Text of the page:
Late adolescence and early adulthood can be a wonderful time to explore one’s sexuality. It can also be a time of uncertainty about sexual functioning, anatomy, physiology, and emotions related to sex, gender, sexual orientation, values, sexual politics, relationships, and more.
When is the last time you were in an educational setting where the focus was on sexuality? If your answer includes a reference to your 10th-grade biology class, you’re not alone. For many people, structured, open learning about sexuality was limited to a focus on basic anatomy, physiology, and reproduction in high school. For others, learning about one’s own sexuality lasts a lifetime.
There are a great many subjects that fall under the general umbrella topic of sexuality. These include sexual feelings; sexual development; self-pleasuring and masturbation; communication with a partner about sexual needs and desires and responding to your partner's communications about those things; celibacy and abstinence; what is "normal" in terms of sexual function including desire and response, sexual identity and sexual orientation; safer sex practices; protection against sexually transmitted diseases (STDs) and unwanted pregnancy; alcohol and other drugs; and a lot more.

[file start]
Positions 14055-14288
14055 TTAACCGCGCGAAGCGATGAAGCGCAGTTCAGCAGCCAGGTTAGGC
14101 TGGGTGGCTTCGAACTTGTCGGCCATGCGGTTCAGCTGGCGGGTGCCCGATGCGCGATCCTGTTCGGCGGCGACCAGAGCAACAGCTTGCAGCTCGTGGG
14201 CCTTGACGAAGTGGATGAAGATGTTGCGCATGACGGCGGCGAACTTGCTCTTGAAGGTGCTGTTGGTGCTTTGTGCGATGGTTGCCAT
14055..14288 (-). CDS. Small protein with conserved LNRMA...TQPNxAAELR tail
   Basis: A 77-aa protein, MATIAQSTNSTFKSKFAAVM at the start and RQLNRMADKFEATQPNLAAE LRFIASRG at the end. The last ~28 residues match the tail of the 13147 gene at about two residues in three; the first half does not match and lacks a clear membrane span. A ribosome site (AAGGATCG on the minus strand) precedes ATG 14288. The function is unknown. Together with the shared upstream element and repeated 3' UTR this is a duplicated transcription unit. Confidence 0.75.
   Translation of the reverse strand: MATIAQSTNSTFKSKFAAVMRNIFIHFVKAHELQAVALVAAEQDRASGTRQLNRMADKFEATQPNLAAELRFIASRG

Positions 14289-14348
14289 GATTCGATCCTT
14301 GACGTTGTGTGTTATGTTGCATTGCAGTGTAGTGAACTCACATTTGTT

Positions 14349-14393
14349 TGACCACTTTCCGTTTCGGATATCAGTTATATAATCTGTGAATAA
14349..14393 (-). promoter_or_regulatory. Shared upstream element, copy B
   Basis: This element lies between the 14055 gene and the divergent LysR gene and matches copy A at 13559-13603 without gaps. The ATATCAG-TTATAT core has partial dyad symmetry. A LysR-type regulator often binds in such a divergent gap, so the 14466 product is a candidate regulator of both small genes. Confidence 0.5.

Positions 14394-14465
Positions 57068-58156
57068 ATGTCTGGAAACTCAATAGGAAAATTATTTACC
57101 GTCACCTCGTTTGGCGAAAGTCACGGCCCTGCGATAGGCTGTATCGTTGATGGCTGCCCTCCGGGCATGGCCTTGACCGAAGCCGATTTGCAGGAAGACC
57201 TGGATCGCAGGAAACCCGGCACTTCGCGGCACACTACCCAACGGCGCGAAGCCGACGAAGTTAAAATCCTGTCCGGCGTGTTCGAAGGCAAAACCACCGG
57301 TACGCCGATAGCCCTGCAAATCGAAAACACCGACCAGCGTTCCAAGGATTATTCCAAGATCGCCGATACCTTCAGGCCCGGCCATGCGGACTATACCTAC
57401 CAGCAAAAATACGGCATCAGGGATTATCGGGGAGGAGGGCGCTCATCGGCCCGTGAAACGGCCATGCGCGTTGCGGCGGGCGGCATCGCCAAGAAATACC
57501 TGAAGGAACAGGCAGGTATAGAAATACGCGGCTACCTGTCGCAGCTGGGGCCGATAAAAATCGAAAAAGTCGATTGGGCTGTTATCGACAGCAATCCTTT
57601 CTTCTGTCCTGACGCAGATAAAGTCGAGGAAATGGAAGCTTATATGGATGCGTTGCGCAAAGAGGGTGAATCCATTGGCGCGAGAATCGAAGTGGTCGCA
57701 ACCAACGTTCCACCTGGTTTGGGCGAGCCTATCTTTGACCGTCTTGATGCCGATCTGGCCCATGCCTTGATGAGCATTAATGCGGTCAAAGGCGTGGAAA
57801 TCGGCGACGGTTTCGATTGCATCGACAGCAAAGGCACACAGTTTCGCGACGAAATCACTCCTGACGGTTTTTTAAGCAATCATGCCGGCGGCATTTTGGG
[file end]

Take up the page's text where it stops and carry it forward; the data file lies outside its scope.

Chances are, you have thought about some of these issues and learned varying levels of information about them. There is always more to learn about sexuality.
Where can you continue exploring and learning? Reading can be a good place to start. It’s private, you can learn at your own pace and explore the subjects that interest you. You might also consider talking to someone in person.
To explore questions or concerns about sexuality, sexual orientation, gender, or any other related issues, it can be helpful to talk with a counselor. The Counseling Center staff is knowledgeable and available to talk with students one-on-one regarding any issue of sexuality.